However, little by little, I give up going on my own – and I also got a full time extraordinary job – discovering that I have enough friends and welcoming relatives all over the world that will always find time to share more or some time with me. Eventually, they will introduce me to more people and will guide me into the secrets of their places. Welcome in the world of social networks! Not too much solo travel left, except the moments of taking off when I needed to carefully set up my to-do-list. But compared with other travellers, I am not that strict when it comes to the planning of my adventures and I want to reserve a generous space to the surprise moments when I find unique corners and places not included in the famous guides or tours.

Nowadays, in most cases, I travel with family and especially during the summer it is lovely to have the opportunity to go together on a trip more or less planned. During the year, everyone of us has something to do and accommodating the free time is not always easy, especially after you’ve been repeatedly told that it is not accepted at all to take the kids out of the school for…a family trip. The feeling of taking your ticket and going in the train but not sure what are you going to do exactly and when you are supposed to go back. Somehow, the drop of adventure that the solo travel is always looking for is always here and I do not need too much to long after the free days when I did not find anyone brave enough to accompany me during my wanderings.

Professionally speaking, there it is always a good reason for me to do not travel solo. When I travel with someone else, I always can have a larger perspective on a specific place. For instance, checking and testing the opportunities offered for children, or finding out the best science museums or how the transportation network is working. I have more priorities on the list and I can discuss with the ‘gang’ what is good and not, what should I recommend and where some improvements would be welcomed. At a certain extent, everyone is involved somehow in my travel adventure and I love the feeling.

However, as a solo traveller – I noticed during my last trip to France, the first solo exploration in more than 2 years – I do have a lot of time for myself, and less constraints to spend as much time as I want doing what I want. I can stay without eating every 4 hours or I can walk 10 hours and explore neighbourhoods instead of succumbing to the pressure of the masses requiring a stop NOW.

And it is more than obvious, that the overall costs of a solo trip are less, from the transportation to accommodation, food and entertainment. 

But where is the fun to share memories and a laugh with someone you know? Of course you can start talking with people on the street and make new friends, especially if you are on a mission to improve at least a foreign language. Don’t forget though that this could be dangerous or you might look a bit lunatic though, especially if you are doing it in a very Western way in very conservative societies. 

As my travel plans are expanding and I love it, I see more solo travel coming up and I am ready for it. Especially because it means that I will feel guilty enough to plan more family and group trips in order to make happier those waiting for me at home.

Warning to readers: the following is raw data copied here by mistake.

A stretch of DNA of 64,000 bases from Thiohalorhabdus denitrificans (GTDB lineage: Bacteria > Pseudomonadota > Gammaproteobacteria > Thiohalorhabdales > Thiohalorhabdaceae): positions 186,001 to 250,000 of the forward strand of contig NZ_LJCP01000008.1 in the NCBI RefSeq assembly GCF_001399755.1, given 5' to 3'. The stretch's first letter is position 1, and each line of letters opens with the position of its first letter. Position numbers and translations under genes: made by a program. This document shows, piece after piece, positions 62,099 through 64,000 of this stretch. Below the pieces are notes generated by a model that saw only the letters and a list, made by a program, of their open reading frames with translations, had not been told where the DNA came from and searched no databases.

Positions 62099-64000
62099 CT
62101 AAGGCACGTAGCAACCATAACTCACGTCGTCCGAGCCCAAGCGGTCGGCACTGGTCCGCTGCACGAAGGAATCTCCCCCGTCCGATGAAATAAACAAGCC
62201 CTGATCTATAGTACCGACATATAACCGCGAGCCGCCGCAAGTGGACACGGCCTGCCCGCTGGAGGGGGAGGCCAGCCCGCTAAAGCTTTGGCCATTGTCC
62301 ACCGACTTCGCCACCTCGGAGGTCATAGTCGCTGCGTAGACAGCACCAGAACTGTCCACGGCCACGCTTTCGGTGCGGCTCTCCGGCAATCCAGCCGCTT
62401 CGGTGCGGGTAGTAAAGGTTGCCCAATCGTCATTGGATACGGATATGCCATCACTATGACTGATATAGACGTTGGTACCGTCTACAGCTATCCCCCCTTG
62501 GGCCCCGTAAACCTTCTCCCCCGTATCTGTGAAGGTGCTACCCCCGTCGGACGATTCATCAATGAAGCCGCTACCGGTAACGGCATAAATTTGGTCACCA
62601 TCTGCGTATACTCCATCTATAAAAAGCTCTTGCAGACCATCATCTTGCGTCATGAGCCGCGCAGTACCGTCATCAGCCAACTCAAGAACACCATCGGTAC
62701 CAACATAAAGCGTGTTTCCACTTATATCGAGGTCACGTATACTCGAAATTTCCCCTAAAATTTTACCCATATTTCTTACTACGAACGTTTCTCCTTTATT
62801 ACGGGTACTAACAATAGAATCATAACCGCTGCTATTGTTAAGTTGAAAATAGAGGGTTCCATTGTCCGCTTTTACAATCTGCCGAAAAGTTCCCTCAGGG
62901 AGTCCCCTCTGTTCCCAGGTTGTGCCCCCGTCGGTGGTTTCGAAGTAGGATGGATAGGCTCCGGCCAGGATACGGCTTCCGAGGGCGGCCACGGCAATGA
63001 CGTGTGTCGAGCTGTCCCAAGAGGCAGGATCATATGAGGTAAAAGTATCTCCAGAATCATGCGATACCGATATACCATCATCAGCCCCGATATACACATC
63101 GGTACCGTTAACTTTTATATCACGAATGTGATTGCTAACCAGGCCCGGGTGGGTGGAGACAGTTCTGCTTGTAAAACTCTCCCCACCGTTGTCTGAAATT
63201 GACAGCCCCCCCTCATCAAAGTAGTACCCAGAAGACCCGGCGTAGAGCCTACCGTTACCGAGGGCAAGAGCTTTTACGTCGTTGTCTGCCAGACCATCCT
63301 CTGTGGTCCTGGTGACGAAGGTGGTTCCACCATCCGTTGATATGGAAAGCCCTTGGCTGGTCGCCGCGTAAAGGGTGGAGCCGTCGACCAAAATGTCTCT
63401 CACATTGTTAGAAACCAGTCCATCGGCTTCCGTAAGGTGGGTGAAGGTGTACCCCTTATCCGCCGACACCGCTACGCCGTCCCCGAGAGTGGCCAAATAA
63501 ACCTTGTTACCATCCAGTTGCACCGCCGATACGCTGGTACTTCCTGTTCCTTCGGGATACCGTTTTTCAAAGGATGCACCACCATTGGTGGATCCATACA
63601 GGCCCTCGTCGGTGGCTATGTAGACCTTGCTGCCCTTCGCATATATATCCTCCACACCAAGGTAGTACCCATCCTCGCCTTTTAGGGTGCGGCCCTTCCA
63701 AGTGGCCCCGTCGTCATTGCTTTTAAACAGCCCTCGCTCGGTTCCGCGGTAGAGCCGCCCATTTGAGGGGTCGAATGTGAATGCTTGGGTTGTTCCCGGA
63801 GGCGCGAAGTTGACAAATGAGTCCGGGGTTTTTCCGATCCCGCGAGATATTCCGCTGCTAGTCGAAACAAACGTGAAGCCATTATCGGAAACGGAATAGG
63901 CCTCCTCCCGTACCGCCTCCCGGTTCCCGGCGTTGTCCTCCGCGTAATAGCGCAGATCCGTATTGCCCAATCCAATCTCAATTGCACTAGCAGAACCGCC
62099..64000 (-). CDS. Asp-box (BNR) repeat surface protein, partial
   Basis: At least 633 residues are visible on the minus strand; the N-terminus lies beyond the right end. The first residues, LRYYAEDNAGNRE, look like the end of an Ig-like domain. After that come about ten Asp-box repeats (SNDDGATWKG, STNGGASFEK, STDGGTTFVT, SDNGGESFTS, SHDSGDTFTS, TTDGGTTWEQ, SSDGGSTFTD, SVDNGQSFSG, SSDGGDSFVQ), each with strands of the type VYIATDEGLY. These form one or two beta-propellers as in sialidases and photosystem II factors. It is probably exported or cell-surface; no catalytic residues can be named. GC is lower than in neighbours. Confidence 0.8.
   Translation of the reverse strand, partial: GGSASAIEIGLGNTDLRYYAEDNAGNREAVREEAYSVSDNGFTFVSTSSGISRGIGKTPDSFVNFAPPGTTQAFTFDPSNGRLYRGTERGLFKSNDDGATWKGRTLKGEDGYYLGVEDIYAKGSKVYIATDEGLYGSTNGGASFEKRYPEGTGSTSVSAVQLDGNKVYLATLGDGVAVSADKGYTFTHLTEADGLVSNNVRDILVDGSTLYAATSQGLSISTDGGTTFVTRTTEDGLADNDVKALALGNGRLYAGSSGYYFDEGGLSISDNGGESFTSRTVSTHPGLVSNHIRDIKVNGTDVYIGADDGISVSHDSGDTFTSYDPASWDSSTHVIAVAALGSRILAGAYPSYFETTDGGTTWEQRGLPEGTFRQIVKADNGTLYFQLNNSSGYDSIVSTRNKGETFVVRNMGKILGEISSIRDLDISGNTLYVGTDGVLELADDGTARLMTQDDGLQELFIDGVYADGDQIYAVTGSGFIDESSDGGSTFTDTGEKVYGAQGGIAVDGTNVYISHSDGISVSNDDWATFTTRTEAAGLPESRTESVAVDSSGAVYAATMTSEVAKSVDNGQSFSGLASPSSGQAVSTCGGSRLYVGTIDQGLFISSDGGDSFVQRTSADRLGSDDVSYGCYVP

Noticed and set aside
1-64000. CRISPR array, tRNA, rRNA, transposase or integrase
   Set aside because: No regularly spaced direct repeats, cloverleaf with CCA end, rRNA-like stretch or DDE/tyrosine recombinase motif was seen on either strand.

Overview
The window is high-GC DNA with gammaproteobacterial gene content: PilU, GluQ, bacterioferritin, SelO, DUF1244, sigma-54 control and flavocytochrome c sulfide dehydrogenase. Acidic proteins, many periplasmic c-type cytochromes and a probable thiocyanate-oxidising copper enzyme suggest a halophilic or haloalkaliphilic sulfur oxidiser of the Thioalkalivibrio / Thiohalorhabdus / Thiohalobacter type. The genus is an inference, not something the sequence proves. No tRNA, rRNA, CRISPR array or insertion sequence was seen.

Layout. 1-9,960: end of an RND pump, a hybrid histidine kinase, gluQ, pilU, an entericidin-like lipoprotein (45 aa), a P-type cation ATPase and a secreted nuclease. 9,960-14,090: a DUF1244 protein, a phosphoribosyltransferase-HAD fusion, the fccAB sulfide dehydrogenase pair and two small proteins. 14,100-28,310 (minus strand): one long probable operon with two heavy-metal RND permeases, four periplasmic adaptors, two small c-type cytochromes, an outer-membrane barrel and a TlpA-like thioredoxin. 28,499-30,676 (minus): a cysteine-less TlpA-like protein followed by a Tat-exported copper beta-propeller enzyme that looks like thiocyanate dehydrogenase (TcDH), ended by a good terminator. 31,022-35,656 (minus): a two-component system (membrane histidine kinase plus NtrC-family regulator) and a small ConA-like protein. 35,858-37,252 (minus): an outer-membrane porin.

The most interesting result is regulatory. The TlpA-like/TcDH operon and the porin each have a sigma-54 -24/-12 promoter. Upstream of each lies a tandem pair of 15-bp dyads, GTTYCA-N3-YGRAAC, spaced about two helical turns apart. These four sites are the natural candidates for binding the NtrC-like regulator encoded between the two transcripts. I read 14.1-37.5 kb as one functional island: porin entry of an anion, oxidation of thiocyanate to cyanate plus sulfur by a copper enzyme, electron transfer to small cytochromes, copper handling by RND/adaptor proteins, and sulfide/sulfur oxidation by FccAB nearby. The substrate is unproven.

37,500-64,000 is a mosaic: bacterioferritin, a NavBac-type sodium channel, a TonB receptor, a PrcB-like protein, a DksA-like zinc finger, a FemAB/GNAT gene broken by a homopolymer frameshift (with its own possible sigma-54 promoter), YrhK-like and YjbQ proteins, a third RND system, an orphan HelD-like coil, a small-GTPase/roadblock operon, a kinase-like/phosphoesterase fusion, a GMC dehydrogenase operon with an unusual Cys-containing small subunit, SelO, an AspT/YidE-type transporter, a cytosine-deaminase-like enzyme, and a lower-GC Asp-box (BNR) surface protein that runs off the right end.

A happy travel week everyone!

Ready for summer travel?

Many of us can’t wait the gorgeous summer time to plan and enjoy a pleasant time outside the usual schedule. It is time to travel, my friends and the world is big yet small that you can hardly find the time in the next time span of 1,000 years to see it all.

On the other hand, the public opinion is more and more sensitive about improving the quality of our trips. For instance, ecological travel is mentioned when it comes to finding the perfect ways for reducing the level of pollution. Let’s say: instead of flying from Berlin to Munich by plane, I prefer a more ecological solution and take the bus or the train. In this specific case, I will pay at least twice if I want to fly go by train and in addition, I should be ready to spend around 30 hours on the train. When time is precious, you prefer the fastest and cheapest solution, isn’t it?

Plus, when you want to reach far corners of the world, the air plane is not only the fastest, but also the most secure way of transportation. If I plan to go to Africa from anywhere in Europe, the transportation by train, boat or camels will not only require a complicated travel insurance configuration, but also many security warnings, as I might go through areas presenting specific safety risks. 

Long time ago I’ve dreamed about going to America on the boat, repeating the experience of many immigrants from Europe that tried to reach the shores of the New World in the 19th and 20th century. Shortly after a traumatic experience on a boat on the Mediterranean, when I lied sea-sick for hours, I decided that I should give up my Romantic experiences. I also dreamed about going by bike across Europe, but I decided that I should not use all my energy riding and I prefer to find a slow and practical way to see what I am interested.

Does it mean that I do not care about the environment? I do care and I try to reduce my footprint at home and reduce the pollution with simple steps and a healthy life. But I also think that if you love to travel, you should be happy to live in the 21st century, while trying to use this advantage wisely. 

Wish everyone a happy summer of travels!